Come and hear me talk about my book at the Bath Children's Literature Festival with CBeebies' Jess French !
It's on Sunday October 5th, and it's going to be fantastic - Buy your tickets here !
내 책은 지금 한국에서 발표되었습니다! 자세한 내용은 여기를 참조하십시오.
My book is now published in South Korea ! Read more here.
Welcome to Jake's Bones - my blog all about bone collecting !

My name is Jake McGowan-Lowe, and I'm a twelve year-old naturalist and bone collector from Scotland. I've been collecting skulls and bones since I was six, and I now have hundreds of amazing skulls and thousands of other bones.

I began blogging about bones when I was seven and ever since then every single weekend I have written something new here (over 300 posts so far !) Mostly it's about skulls or bones that I've found, but sometimes it's about places I've explored or wildlife that I see on my walks. I hope you enjoy reading it as much as I enjoy writing it !



My (almost) elephant skull

Jake


If you were asked what the two closest living relatives are to the elephant, you would think along the lines of something grey, hard-skinned and massive, and so guess that it might be a rhino or a hippo. The other close relative to the elephant is the sea cow - that's manatees and dugongs - which are heavy and grey, but they are aquatic. The other one is much harder to guess !

It all came about because of a visitor to my blog who also runs a taxidermy business in South Africa called Blue Duiker and who very kindly asked if I would be interested in a skull from there ! So a few weeks ago I was sent the skull of one of the closest living relatives to the elephant - and it arrived in a much smaller box than you might think ! That's because the close relative to the elephant is in fact:



Tracking red deer with my trail camera

Jake


As you'll know if you follow my blog, I bought a trail camera last year, and since last November I have been tracking a pine marten that lived in a wood on the moors above my house.While I managed to get  some really good footage of him, I seemed to be getting fewer and fewer clips of him, and I wasn't able to track down where he was living either, so at the start of July I decided to try and film something else instead.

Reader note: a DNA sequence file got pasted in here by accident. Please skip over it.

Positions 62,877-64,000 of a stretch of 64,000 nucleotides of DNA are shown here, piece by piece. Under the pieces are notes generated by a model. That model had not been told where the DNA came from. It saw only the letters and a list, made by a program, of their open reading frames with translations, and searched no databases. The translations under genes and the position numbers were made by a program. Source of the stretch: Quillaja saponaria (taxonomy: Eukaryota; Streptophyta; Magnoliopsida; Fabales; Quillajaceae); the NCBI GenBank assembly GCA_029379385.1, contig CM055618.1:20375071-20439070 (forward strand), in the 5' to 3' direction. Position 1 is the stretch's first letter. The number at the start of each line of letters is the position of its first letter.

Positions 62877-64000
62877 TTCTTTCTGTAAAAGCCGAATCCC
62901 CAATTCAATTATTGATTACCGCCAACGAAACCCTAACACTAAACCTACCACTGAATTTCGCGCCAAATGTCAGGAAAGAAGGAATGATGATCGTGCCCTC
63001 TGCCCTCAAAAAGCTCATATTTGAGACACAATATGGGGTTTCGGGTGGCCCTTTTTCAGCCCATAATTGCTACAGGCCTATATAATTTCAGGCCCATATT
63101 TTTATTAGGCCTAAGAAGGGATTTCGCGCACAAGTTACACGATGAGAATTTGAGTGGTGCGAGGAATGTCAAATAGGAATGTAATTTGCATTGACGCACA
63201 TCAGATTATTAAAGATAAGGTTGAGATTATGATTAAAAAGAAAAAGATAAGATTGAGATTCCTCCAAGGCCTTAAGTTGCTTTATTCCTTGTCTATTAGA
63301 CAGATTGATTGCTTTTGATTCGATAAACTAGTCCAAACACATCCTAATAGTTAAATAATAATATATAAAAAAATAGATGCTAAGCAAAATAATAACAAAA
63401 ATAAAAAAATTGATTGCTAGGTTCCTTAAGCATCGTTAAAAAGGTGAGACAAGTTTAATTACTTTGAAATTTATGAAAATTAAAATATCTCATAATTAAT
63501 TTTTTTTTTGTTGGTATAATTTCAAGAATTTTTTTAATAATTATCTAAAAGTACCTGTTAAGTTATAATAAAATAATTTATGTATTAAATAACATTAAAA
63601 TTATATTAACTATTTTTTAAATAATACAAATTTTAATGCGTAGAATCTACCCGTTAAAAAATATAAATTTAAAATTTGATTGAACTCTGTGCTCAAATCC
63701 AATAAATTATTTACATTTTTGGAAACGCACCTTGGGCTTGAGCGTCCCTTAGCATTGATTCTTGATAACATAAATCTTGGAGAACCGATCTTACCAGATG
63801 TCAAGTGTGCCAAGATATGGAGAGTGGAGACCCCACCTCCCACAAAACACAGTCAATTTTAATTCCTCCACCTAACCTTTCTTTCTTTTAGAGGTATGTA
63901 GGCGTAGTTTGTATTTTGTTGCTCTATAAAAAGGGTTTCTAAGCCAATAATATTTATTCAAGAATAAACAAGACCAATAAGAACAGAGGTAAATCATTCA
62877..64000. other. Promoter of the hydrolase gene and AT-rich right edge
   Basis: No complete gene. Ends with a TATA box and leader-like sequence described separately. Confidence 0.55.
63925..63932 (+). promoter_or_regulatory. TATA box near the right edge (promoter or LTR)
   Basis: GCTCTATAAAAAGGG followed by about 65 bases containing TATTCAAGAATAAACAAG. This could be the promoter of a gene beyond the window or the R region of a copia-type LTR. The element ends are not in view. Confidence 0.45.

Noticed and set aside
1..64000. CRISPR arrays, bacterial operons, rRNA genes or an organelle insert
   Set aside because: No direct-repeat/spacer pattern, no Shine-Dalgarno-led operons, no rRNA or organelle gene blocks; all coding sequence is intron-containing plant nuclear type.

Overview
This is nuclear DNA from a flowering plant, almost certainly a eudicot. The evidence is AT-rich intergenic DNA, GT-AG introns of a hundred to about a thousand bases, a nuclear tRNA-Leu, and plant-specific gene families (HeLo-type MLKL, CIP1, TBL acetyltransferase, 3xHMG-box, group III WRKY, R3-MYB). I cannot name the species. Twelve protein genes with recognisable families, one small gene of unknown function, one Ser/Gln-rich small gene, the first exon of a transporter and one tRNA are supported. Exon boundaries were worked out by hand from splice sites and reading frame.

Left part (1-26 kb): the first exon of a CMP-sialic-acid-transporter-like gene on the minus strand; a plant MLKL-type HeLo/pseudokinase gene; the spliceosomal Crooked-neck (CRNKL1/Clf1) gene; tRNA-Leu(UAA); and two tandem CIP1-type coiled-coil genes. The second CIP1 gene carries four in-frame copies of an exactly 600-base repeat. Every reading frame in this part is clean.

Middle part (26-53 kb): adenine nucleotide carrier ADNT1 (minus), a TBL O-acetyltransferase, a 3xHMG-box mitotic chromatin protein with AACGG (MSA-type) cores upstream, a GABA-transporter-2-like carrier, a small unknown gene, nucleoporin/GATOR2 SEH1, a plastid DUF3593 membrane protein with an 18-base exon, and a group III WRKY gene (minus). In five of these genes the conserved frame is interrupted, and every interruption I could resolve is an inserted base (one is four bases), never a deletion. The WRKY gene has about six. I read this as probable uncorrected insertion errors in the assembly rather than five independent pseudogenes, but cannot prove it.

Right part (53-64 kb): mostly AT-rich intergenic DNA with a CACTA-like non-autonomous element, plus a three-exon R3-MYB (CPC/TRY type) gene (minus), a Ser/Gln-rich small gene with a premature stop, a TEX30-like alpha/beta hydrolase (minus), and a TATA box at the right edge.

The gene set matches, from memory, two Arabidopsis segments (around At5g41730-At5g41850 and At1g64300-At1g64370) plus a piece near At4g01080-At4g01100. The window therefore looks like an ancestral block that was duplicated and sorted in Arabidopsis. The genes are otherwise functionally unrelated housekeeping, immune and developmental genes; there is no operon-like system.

Around where I live there are foxes, badgers, stoats, rabbits, roe deer and red squirrels, but I decided to try and film red deer. I thought they might be easy to film because I know where they live, they leave distinct tracks, they tend to move between the same places, and they are very big. So on the 5th July, I moved the camera...and this is what I have discovered since then !


안녕하세요 한국! (Hello Korea !)

Jake

안녕하세요 한국! 오늘 나는 매우 기쁘게 생각합니다. 내 책은 지금 한국에서 발표합니다! 이미 영국, 아일랜드, 미국, 캐나다, 남아프리카 공화국, 뉴질랜드, 호주에서 출판이지만, 한국어 버전은 외국어의 첫 번째 일이다.

당신이 한국에 있다면 난 당신이 내 책을 즐기시기 바랍니다. 한국에서 판매에 일부 사진을보고 싶어요. 내 이메일 주소가 jakesbones@gmail.com이다.

(난 정말 한국어를 구사하지 않는다. 나는 구글 번역 사용합니다. 당신이 여전히 그것을 이해 수 있기를 바랍니다!)

(Don't speak Korean ? The English version is below)



Handling abuse as a child blogger

Jake



If you saw last week's post about The Weird and Wonderful shop raffling off a human skull, you'll see it generated an interesting reaction, with over 100 published comments, another seven that were deleted, plus a lot of email messages about it, mostly supportive, with some quite offensive. (In the end, The Weird and Wonderful gave away a different prize, but I don't know whether that was human or animal, since they didn't answer my Tweet)

It was quite an experience, and not always a pleasant one, but I want to take a negative and turn it into a positive so it will hopefully help someone else in the future. Unlike what a lot of parents expect, I have been extremely lucky with all my time blogging, so I'm not exactly an expert on getting abusing messages, but I thought I'd share what I do when I'm responding like things to this for other young bloggers who might end up in the same position.


Human remains should not be raffle prizes (update)

Jake

When I visited the Horniman museum stores last year, the curator Paolo taught me that any human remains they keep, even if they are just partial, need to be treated with special respect. That makes sense. Humans might just be a bigger, cleverer kind of animal, but we are also the only species who knows that we are going to die, and that makes us very different to other animals. We are also the only species that has a sense of our own history, and that people have died before us and more will die afterwards.